Office of Communications

Posted on: July 12, 2017

Rapid Rehousing Improves Lives, Provides National Model

housing with mountains

As a 48 year-old man with disabilities that make him unable to work, Marcus wishes his life was different.  He used to work as a chef and caterer in the Midwest before he moved to Maricopa County for a change. Unfortunately, in addition to the change in scenery, in 2015 he also developed Valley Fever and meningitis. His life spiraled downward as he spent 2 ½ months in the hospital. With his savings depleted, Marcus found himself at a homeless shelter.

While the quality of Marcus’ life could have continued its downward trend, he was able to secure permanent housing through a non-profit organization that placed him in his own apartment in July 2016. A caseworker helped him find furniture and apply for disability and other benefits. After receiving rental assistance for six months, Marcus now has secure housing and pays his own rent.

Marcus’ success story was made possible through a public-private partnership that has moved more than 250 people from emergency shelter into their own apartments.  He is just one of the participants in a rapid rehousing program that serves single adults.

A newly-released report proves rapid rehousing’s success. Funded by $2.5 million in government and philanthropic funds, a funders’ collaborative allowed the Maricopa County and Phoenix Industrial Development Authorities, Valley of the Sun United Way, Nina Mason Pulliam Charitable Trust and Arizona Community Foundation to address housing for single adults in a new way. The report shows that rapid rehousing costs less than anticipated and is less expensive than providing night-to-night solutions for the homeless population.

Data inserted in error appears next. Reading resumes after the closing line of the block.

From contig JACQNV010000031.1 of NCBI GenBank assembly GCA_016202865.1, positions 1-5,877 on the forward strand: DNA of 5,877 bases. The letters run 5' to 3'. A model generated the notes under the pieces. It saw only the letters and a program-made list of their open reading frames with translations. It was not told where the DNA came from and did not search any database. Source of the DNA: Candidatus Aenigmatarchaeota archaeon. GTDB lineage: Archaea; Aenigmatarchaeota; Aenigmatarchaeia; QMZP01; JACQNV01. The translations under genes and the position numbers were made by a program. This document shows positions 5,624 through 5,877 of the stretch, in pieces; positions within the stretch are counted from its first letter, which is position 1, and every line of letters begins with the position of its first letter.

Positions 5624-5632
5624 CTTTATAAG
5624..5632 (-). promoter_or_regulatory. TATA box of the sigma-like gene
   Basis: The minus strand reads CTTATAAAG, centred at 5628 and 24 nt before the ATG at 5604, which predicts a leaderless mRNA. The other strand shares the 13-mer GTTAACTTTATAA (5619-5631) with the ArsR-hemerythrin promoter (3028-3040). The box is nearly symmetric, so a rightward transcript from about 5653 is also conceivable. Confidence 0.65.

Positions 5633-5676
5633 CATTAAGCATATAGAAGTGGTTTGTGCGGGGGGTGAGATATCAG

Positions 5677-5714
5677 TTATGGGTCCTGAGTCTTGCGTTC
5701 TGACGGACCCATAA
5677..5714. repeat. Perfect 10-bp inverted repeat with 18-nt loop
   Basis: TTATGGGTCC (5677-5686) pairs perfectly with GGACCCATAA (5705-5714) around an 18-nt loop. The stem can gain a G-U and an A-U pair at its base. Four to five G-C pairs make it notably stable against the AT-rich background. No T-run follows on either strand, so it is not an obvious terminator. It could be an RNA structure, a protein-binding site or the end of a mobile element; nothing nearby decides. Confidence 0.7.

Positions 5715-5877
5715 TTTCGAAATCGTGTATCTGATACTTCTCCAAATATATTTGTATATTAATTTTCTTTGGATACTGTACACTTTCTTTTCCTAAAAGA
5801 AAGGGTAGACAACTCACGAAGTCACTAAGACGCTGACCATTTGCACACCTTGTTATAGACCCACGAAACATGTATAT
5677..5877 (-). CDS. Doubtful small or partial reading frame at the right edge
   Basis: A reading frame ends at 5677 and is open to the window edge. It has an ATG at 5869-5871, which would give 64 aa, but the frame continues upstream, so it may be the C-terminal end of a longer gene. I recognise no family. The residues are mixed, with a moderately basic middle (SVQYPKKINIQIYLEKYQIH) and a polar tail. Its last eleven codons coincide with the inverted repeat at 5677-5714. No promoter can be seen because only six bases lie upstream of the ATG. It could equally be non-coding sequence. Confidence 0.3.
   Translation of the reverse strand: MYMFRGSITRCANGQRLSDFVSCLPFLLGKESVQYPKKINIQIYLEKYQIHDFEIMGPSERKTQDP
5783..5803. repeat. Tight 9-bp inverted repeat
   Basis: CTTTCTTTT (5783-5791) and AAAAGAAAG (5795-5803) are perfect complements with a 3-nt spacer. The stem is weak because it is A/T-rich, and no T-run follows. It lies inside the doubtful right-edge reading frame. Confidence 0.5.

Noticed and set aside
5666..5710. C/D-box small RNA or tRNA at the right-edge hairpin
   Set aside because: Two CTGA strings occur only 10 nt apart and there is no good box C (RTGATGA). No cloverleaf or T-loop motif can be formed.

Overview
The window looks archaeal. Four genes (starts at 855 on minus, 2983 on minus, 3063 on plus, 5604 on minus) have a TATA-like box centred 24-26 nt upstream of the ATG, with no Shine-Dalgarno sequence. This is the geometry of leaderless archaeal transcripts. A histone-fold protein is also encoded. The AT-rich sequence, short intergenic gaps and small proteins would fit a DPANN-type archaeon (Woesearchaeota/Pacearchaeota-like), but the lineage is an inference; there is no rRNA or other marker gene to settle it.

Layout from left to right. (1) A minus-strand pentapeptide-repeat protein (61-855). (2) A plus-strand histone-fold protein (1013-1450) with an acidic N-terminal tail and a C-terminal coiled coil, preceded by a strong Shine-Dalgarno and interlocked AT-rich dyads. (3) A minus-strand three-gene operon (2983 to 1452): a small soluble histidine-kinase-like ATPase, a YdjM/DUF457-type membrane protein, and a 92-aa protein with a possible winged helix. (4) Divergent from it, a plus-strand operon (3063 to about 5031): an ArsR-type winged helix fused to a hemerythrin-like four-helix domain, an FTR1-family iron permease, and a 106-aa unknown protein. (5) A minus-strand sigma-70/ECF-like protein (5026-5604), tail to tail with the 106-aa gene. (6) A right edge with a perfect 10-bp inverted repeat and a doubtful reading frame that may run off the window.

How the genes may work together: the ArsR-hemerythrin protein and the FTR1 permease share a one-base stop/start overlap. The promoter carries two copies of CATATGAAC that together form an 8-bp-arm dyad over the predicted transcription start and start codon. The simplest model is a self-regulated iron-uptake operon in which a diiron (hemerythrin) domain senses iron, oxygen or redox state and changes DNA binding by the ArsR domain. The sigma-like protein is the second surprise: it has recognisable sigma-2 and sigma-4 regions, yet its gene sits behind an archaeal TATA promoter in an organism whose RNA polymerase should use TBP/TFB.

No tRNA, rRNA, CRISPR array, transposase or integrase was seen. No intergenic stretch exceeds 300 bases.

Housing costs did not rise above $7,200, and some people were housed and received additional supportive services for less than $5,000. Other studies estimate the cost of homelessness can be as high as $40,000 annually, so rapid rehousing is a proven, cost-effective solution.

“Many people run into unexpected emergencies that push them into homelessness,” said Bruce Liggett, Director of the Maricopa County Human Services Department. “This report confirms that our collaboration had an incredible impact in addressing homelessness and returning people to productive lives. Now, we need to continue it.”


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Posted on: July 12, 2017